From the interview of Russian Foreign Minister Sergey Lavrov to KUNA Kuwait news agency,
18 June 2013

Question: What are your projections for the development of the situation in Afghanistan after the US withdrawal next year, and what security measures are taken to that end to guarantee stability in the Central Asia?

Sergey Lavrov: First of all, I would like to specify that it is not about full withdrawal of US armed forces from Afghanistan in 2014. The USA and its allies plan to keep more than 10,000 troops in IRA. The USA intends to leave nine big military bases in Afghanistan. The final decision on this issue has not been made yet Washington is negotiating with Kabul over that.

2014 is decisive for Afghanistan in many ways. Presidential elections in the country are scheduled on 5 April 2014 and the process of transfer of responsibility to the Afghan security agencies from the International Security Assistance Force is end by the end of the next year. The development of the situation after 2014 will in many ways depend on the success of these steps, as well as progress in national reconciliation.

Unfortunately, the current situation in IRA is far from stability and has aggravation trends. At the same time, we keep having an impression that the Americans and their allies want to leave fast and hand over security responsibility for the Afghan forces without considering the situation in the areas of this process.

Phasing out ISAF forces in IRA should be coupled with strengthening Afghan security forces despite the decline in their numbers to avoid security collapse to achieve that they are eventually able to control security in their state, to effectively counteract extremist groupings and drug criminals. We do not see any noticeable advancement in this line. Events in Kunar Province in April where militants attacked an army post of the elite battalion of Afghan army rated by the Americans as being perfectly military trained. 14 soldiers were killed, and the post was overtaken and completely burned out because of this attack.

From our side we consistently assist Afghanistan in strengthening fighting capability of national security forces, establishment of IRA as a peaceful, stable, independent and neutral state capable of confronting terrorists, drugs and organised crime. In practical terms, we are helping IRA train military, police and drug combating professionals and upgrade their capabilities.

Developments in Central Asia, are directly linked to the Russian national security. You are right that the todays processes in Afghanistan seriously affect the entire situation in the region. There is a threat of its destabilisation. Even more so that ethnic Uzbek and Tadjik extremist and terrorist groupings in the north of IRA are already working on the plans to penetrate territories of Central Asian countries.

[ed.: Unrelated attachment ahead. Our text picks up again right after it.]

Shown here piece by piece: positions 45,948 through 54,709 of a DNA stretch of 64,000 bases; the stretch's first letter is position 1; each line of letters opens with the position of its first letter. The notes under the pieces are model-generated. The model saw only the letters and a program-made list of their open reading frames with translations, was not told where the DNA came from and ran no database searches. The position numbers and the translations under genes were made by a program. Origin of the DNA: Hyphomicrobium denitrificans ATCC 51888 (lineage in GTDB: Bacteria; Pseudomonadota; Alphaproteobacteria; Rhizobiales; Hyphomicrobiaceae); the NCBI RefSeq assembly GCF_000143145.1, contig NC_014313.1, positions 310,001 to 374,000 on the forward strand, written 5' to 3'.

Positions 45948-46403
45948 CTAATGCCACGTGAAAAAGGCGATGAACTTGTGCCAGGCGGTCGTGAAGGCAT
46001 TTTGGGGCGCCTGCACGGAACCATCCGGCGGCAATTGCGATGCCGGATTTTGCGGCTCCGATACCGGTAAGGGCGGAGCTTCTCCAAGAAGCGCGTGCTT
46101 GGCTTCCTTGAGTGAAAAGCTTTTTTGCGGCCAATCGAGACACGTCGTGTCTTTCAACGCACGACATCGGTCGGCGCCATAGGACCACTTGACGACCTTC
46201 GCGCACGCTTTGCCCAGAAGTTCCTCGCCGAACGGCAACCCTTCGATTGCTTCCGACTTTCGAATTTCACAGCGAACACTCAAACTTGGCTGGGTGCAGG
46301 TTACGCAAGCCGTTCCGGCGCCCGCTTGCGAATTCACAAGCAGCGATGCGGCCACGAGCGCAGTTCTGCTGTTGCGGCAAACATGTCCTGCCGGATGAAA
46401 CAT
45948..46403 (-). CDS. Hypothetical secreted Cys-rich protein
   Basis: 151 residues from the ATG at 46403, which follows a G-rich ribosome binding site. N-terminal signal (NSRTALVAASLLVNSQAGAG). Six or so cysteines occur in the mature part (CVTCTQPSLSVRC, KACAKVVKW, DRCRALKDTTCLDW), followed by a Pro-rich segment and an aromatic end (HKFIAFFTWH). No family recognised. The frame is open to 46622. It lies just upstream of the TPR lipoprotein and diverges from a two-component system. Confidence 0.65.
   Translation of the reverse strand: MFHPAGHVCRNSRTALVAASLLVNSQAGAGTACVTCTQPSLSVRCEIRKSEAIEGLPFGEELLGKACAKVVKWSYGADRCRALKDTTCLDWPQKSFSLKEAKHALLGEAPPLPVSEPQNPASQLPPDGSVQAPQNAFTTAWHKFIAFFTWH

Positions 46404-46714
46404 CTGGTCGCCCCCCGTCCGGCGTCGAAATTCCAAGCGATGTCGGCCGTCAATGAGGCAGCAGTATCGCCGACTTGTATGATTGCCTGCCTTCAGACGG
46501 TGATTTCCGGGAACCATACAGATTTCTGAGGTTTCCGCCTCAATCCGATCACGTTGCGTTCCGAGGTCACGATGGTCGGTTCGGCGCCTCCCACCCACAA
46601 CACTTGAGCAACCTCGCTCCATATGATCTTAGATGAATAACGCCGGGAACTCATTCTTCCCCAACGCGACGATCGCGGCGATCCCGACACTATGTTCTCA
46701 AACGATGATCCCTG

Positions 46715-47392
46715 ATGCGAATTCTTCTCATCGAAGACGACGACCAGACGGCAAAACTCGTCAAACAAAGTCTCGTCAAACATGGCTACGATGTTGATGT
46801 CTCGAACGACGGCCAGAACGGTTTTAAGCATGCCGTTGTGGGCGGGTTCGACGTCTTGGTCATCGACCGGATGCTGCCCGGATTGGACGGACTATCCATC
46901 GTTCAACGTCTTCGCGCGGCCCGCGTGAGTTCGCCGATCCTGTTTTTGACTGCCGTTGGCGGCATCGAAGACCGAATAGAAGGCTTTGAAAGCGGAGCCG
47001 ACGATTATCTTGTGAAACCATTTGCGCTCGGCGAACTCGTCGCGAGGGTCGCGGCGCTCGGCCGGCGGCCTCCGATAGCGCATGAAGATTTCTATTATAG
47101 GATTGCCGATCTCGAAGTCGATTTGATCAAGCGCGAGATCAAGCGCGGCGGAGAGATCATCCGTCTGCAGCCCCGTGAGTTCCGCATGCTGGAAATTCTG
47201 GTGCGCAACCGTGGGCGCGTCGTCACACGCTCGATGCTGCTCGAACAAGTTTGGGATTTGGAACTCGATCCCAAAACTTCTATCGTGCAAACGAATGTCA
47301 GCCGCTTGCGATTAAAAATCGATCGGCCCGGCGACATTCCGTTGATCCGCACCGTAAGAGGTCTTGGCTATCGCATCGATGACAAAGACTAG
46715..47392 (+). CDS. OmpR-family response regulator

We are assisting our partners in Central Asia in various ways to boost the economic potential of state of this region. In particular, I am talking about contributing to the development, anti-crisis measures, support to the budget, food and humanitarian assistance. Russias help to Central Asian countries in 2008 to 2012 made more than 1 billion dollars.

At the same time we contribute to boosting defence capabilities of states of this region. The long-term Russian military presence in these states approved during visits of President Vladimir Putin to Kyrgyzstan and Tadjikistan in September and October is an additional guarantee of stable development of Central Asian states.

CSTO activities in the Central Asian region is oriented to stability building. The territory of Afghanistan is adjacent to the CSTO area of responsibility in the north. The topic of confrontation terrorism, extremism and drug threats is subject to key attention on behalf of member states and is regularly discussed at different levels and in different formats. We exchange relevant data, hold target meetings, joint operations on combating these challenges and threats.

We draw major attention to strengthening the most extended Tadjik-Afghan border with very complex landscape, primarily its logistics. We are working on this in the bilateral format between member states and in the multilateral format within CSTO. We assist Kyrgyz party in this issue in all possible ways.

The participation of CSTO countries is not of minor importance, when stabilisation of the situation in Afghanistan is concerned, including securing safe transit of ISAF cargo to Afghanistan and back through territories of member states.

We are attaching importance to boosting capabilities of international organisations such as the UN and the SCO in a drive to expand bilateral and multilateral cooperation with the Central Asian countries in the fight against drug trafficking, terrorism and Islamic extremism.